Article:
Sonny, Brownie And Chris
Sonny Terry, Brownie McGhee, and Chris Barber's Jazz Band
Nixa Black Label NJT 515, recorded 5 February, 1958.
(Not currently available on CD)

Sonny, Brownie And Chris is a fairly rare Chris Barber record. The seven tracks were recorded and released in 1958 on a 10-inch vinyl LP, although a selection of four tracks also appeared on the Chris Barber Jazz Parade, Volume Two 7-inch EP. Unfortunately, they are not currently available on compact disc: a Lake Records CD (LACD87), Echoes of Harlem, included them as a bonus to the main tracks of that original LP, but the CD has been deleted, and Sonny, Brownie And Chris was not included in the fairly recent 6-CD box set that purported to include all the LP records by the Barber Band on the Pye/Nixa label.

Original LP sleeve notes by Paul Oliver:

"In our Skiffle groups we tried to play the folk music of the American Negro. Here are two of the great folk and blues artists who created the music we were attempting," said Chris Barber as he introduced to packed halls throughout Great Britain a smiling, light-skinned Negro who walked with a limp, and his tall, darker, blind companion: Brownie McGhee and Sonny Terry. Possibly only a small proportion of those responsive audiences were really familiar with the work of his two guests and none could have foreseen the thrilling experience that their music and song was to provide. A score of years of close partnership which has brought them from the dust roads of North Carolina to the bright lights of Broadway has enabled them to achieve an incomparable personal and musical harmony in which the simplicity of their folk origins has been retained whilst their techniques have been perfected. No one who heard them in person will forget Sonny Terry's crying, wailing, singing harmonica, his fluttering fingers and cupping hands, his whoops and hollers as he played and the sudden smiles that lit his otherwise impassive dignified features. Nor will they forget the disarming dexterity of Brownie McGhee's finger picked guitar work at once rhythmic and melodic, that warmth and feeling for his music which was expressed in every movement that he made.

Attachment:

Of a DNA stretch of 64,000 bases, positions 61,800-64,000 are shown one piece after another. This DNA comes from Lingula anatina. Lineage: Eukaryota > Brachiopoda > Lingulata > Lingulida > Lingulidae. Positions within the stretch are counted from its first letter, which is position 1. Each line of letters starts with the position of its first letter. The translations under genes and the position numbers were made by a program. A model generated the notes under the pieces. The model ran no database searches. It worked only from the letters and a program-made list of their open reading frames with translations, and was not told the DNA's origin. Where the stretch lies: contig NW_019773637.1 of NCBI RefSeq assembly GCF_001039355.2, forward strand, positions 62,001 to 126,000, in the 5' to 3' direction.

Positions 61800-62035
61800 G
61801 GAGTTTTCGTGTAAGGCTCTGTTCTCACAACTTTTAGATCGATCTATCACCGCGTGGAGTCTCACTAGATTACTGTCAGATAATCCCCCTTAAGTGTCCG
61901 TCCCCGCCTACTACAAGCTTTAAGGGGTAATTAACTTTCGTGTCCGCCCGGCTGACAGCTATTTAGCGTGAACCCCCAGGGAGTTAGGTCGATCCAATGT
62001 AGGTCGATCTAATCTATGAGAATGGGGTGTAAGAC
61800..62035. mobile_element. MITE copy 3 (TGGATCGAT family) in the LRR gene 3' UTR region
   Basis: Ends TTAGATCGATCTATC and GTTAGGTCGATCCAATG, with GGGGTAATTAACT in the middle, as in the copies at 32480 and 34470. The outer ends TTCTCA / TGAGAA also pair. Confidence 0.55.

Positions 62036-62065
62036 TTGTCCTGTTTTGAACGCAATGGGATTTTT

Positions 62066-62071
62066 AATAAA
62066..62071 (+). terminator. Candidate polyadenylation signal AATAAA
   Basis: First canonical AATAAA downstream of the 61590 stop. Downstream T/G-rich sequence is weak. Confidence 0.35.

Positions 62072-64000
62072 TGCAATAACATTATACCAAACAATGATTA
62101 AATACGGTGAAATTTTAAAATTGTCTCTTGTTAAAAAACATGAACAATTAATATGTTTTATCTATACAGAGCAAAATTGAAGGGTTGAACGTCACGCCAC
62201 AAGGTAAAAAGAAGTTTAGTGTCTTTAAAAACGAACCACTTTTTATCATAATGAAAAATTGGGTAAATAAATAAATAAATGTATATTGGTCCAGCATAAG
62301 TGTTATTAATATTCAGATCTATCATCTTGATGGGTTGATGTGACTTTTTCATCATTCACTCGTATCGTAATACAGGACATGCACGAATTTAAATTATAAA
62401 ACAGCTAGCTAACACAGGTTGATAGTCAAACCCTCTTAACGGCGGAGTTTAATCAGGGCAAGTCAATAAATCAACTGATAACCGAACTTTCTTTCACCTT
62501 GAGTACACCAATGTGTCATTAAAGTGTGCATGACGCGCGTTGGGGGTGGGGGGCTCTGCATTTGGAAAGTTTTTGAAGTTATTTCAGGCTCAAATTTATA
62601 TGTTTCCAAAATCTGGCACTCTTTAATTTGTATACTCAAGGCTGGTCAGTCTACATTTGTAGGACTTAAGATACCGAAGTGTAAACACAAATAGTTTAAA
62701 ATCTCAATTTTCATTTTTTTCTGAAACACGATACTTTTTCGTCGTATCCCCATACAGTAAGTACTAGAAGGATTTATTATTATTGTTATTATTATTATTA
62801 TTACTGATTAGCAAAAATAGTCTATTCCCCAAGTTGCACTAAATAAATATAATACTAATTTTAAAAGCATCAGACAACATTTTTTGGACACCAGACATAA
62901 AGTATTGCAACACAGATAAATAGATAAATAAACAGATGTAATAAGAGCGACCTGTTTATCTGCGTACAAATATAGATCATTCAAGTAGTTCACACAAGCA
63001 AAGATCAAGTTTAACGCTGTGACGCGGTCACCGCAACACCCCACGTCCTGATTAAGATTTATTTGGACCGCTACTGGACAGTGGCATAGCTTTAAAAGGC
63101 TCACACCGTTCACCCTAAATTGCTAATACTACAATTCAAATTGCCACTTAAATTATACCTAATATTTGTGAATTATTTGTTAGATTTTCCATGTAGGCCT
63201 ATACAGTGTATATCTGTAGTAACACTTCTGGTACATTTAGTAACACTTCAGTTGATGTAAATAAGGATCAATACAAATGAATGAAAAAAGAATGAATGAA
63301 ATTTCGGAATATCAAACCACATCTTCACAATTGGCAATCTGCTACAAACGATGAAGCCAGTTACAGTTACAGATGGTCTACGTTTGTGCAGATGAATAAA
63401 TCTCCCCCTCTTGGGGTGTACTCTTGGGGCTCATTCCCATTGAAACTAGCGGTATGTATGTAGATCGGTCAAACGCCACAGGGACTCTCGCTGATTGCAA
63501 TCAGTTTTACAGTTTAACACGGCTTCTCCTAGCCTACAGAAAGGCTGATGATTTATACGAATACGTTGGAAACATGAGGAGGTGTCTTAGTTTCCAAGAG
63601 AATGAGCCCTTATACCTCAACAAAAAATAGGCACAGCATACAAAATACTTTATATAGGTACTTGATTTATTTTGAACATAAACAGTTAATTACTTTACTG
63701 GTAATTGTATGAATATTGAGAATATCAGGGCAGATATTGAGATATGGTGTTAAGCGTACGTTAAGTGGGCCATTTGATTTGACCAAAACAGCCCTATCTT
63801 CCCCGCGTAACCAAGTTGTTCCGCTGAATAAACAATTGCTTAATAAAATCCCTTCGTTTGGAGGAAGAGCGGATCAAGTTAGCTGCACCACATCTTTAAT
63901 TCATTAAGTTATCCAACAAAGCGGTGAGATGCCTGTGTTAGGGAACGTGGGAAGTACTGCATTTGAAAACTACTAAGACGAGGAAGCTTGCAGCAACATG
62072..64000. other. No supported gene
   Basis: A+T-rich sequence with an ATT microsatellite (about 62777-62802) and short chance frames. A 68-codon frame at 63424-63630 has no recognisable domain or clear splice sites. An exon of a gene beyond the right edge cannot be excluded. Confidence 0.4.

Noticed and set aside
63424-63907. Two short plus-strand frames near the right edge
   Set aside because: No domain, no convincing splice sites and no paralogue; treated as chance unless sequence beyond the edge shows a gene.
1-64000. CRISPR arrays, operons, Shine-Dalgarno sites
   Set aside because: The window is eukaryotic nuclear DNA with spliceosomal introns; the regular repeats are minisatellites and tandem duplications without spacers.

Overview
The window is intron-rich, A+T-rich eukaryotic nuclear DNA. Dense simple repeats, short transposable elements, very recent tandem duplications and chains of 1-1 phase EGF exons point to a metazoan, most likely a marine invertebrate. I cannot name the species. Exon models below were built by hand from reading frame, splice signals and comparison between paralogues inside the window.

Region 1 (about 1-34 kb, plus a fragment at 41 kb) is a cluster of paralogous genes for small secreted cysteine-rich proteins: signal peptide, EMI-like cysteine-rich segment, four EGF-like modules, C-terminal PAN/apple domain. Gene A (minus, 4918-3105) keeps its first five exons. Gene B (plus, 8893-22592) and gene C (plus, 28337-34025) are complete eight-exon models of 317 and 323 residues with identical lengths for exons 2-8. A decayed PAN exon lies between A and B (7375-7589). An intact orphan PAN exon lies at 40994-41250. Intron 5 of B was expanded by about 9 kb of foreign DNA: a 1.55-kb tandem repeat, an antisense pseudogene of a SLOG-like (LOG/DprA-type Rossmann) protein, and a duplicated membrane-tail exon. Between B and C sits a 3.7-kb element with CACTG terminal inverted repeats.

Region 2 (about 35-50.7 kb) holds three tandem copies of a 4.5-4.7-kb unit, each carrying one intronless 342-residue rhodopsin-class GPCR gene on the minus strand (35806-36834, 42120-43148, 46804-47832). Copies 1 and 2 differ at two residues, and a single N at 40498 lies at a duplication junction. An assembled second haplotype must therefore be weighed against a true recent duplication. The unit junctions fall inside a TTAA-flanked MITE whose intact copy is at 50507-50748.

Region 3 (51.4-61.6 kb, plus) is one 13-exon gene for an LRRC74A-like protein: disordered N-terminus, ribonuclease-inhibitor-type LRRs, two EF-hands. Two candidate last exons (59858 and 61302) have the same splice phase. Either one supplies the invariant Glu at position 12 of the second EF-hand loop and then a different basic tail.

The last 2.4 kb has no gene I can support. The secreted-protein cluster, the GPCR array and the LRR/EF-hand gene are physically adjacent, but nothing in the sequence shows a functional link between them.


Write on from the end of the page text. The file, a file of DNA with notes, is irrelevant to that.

Sanders Terrell -- SonnyTerry -- was born on his father's farm in Greensborough, Georgia on October 24th, 1911. His father played harmonica and Jew's harp and taught him to play these instruments, an education which was to stand him in good stead when two accidents when he was eleven and sixteen years of age rendered him almost completely blind. As a child he used to sing in the Hester Grove Baptist Church -- rocking Gospel Songs like This Little Light of Mine, and these he played on his harmonica when he begged in the streets. He worked in medicine shows, attracting the crowds with his singing and playing and with his "Buck and Wing" dances which he can still be persuaded to perform. Then in 1933 he joined the famous Blind Boy Fulleer -- Fulton Allen -- a folk guitarist and blues singer who worked the Carolinas in the company of George "Oh Red" Washington whose spirited washboard playing is to be heard on many of his records. Fuller had a varied repertoire which included I Want Some Of Your Pie, a blues which Sonny adapted as Custard Pie, his favourite song. The owner of a Durham department store J. B. Long acted as Fuller's manager and secured for the musicians a number of recording dates. News of J. B. Long reached Brownie McGhee via his harmonica player Jordan Webb and the two musicians finally met in Burlington in 1937.

Baptised Walter Brown McGhee, Brownie was born in Knoxville, Tennessee on November 30th, 1915, the son of a farmer and levee worker. An attack of polio at the age of four affected the growth of his right leg and the partial incapacitation caused him to devote much of his time to the piano and the guitar, which he played at the Solomon Temple Baptist Church in Venore, the township where he went to school. Later he sang in the Sanctified Church and in the Golden Voices Gospel Quartette: spirituals like Glory and If I Could Only Hear My Mother Pray Again which latter he was to record as by the Tennessee Gabriel. Leaving school after Ninth Grade he decided whilst still in his early teens to earn his living by playing and singing. In Minstrel Show and Carnival, roadhouse and juke he performed, wandering from Tennessee to Virginia and the Carolinas, adding blues-ballads like Betty and Dupree (Diamond Ring) to his rich store of folk songs and blues. When he met Sonny Terry and Blind Boy Fuller he was a folk singer of repute in spite of his youth.

Fuller died in 1941 but by this time Brownie and Sonny had joined forces. Both moved to New York; Sonny to participate in the December 1938 "Spirituals to Swing" concert, Brownie to visit his mother. Both lived in close association with the great Leadbelly, worked together and in the company of such blues artists as Buddy Moss and Champion Jack Dupree, appeared at concerts and folk song festivals and performed together or separately in stage productions including "Finian's Rainbow" and "Cat On A Hot Tin Roof". The maturity of their partnership is well demonstrated on Key To The Highway on which they play the form of blues that they have introduced to countless thousands of people through the years.

They are not jazz musicians, but it was Chris Barber's Jazz Band that enabled them to bring their music to British audiences and it is fitting that the band should provide the accompaniment on this, their first British recording -- a record which will serve as an excellent introduction for those jazz enthusiasts who have yet to explore the rich field of Negro folk songs.

Music: Key To The Highway || Glory
Photographs of Sonny Terry and Brownie McGhee from the Barber-Purser Archives
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